Finding ‘Masti’ in Sa‘Masti’pur: A Tale of Joy

Ananya’s Fellowship is made possible by the Rural India Supporting Trust.

‘Masti’ means joy!

The journey started with my arrival as an AIF Clinton Fellow in Delhi on 1st September 2018, meeting my folks and again departing for our destination. While dropping into rural Bihar, Samastipur, on 14th Sep for the first time, I felt that I am not very far from my home state. A lustrous span of paddy fields, chain of palm trees, dusty roads, silted river belt and tropical vegetation cannot much differentiate rural Samastipur of Bihar from other parts of India. Followed by curious people, cheerful honking, travel-aid music, litti-chokha (an unique Bihar platter made up of wheat flour, lentil flour, potato or eggplant) and Sattu ki Sarbat (drink made by lentil flour) can again make you feel being in Bihar.

     Litti Chokha

My host organization Quest Alliance is closely working with education functionaries in the Government Middle Schools of Samastipur district, Bihar. The aim is to make the school joyful, as we call it as Anandshala, “anand” means joy and “shala” means school or place in multiple Indian languages. Like other states of India, Bihar has also faced a huge rate of drop-out from school. Thus, to stop the children from dropping out from school, Quest is working to create an environment which will make the children stay, engage, and learn. If the child stays back in the school and engage themselves with the school activities, then only they can learn. Along with it, we will build community towards the school.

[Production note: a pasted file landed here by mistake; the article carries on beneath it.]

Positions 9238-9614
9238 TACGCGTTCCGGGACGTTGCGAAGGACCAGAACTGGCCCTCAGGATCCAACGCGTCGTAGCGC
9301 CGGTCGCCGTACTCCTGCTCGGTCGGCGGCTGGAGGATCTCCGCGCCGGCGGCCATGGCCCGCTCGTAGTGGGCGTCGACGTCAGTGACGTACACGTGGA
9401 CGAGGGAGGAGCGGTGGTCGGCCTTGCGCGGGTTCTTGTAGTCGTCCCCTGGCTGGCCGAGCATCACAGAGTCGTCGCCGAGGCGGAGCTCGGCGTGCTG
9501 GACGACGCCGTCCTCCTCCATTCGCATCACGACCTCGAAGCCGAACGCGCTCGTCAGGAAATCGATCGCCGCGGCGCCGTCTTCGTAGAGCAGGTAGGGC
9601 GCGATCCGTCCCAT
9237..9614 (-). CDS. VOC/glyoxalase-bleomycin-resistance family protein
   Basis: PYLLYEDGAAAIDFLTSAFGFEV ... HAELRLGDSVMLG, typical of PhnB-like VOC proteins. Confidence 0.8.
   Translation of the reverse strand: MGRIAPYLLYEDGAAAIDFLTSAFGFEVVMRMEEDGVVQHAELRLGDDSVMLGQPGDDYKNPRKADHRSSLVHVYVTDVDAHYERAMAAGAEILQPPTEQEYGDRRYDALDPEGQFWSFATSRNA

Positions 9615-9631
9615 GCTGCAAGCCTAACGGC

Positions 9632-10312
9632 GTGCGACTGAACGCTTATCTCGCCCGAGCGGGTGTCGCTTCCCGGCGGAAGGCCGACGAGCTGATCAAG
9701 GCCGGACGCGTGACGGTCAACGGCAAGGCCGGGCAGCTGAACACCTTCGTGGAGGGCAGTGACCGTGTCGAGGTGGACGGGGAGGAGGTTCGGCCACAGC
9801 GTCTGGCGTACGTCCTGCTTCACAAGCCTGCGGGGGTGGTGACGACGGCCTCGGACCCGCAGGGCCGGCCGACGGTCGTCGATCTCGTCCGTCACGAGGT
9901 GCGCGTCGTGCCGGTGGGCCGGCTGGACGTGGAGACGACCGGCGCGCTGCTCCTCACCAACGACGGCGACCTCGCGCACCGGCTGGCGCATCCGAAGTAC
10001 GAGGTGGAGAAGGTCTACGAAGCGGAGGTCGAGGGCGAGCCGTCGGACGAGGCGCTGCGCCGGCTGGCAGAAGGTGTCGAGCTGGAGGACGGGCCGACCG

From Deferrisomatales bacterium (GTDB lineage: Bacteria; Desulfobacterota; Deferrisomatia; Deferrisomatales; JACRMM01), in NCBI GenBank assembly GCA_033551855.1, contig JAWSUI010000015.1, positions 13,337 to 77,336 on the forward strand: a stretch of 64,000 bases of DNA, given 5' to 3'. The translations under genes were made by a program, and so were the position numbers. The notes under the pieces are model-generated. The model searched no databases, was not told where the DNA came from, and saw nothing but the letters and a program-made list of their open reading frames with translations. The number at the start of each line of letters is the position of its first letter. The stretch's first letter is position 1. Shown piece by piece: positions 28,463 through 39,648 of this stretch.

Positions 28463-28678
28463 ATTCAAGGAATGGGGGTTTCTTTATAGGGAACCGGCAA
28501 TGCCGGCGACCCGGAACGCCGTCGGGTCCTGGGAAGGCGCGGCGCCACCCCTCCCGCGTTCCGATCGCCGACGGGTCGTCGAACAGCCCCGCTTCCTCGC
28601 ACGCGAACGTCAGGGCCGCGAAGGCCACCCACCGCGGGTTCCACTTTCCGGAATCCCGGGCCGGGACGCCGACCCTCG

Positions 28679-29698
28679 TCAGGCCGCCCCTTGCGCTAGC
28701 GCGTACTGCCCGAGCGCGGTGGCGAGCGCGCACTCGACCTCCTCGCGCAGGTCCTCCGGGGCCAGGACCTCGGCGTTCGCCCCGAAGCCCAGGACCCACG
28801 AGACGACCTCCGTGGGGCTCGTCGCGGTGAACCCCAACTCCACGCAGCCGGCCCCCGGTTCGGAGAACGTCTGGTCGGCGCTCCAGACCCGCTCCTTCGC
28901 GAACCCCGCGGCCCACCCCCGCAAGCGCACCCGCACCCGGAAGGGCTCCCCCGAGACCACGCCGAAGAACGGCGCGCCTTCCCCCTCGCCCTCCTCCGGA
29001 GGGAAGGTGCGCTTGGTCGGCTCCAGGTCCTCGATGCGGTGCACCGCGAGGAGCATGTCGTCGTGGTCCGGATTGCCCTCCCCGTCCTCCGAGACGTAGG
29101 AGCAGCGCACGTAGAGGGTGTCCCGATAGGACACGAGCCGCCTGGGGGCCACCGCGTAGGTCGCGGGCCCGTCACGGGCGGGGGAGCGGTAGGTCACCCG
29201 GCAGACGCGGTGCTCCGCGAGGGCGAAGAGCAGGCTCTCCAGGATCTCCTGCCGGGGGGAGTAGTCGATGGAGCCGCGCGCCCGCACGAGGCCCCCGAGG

Anandshala is a learning journey of my organization. It believes in the learning capability of a child.  This acknowledges that creating a suitable environment in school can actually help children to learn more. They are catalyzing motivation among the teachers and education functionaries in the block and district levels. They are building the community to trust their teachers and the children to love their schools.

I am here with Anandshala to capture the stories of change. The roller coaster ride was taken by the schools to make it an “Anandshala”. What has made them different? How was the deed? These inspirational stories can create a difference.

“Didi, aap nayi aayi ho” (Sister, are you coming new here?) said a girl of Class of VII in a Middle School of Samastipur. It was my first day of school visit here and the answer was “yes”. The girl with her friends took me to their classroom on the first floor. I was so surprised in happiness to see the classroom with colourful painting, decorative boards, and so on. They were asking repeatedly how I liked their classroom. I was so filled with joy, to see something so good after a long time, that I needed some time to respond. The children were so happy with the visitor in their school, that they had taken me on a tour. It was followed by the morning assembly. Here I found that the students were taught about the shapes and angles in geometry. Wow! Mathematics can be so fantastic.

Morning Assembly
Children understanding geometrical shapes in Morning Assembly in Kaijiya Middle school, Pusa, Samastipur Bihar. (Photo Courtesy: Nupur, Quest Alliance)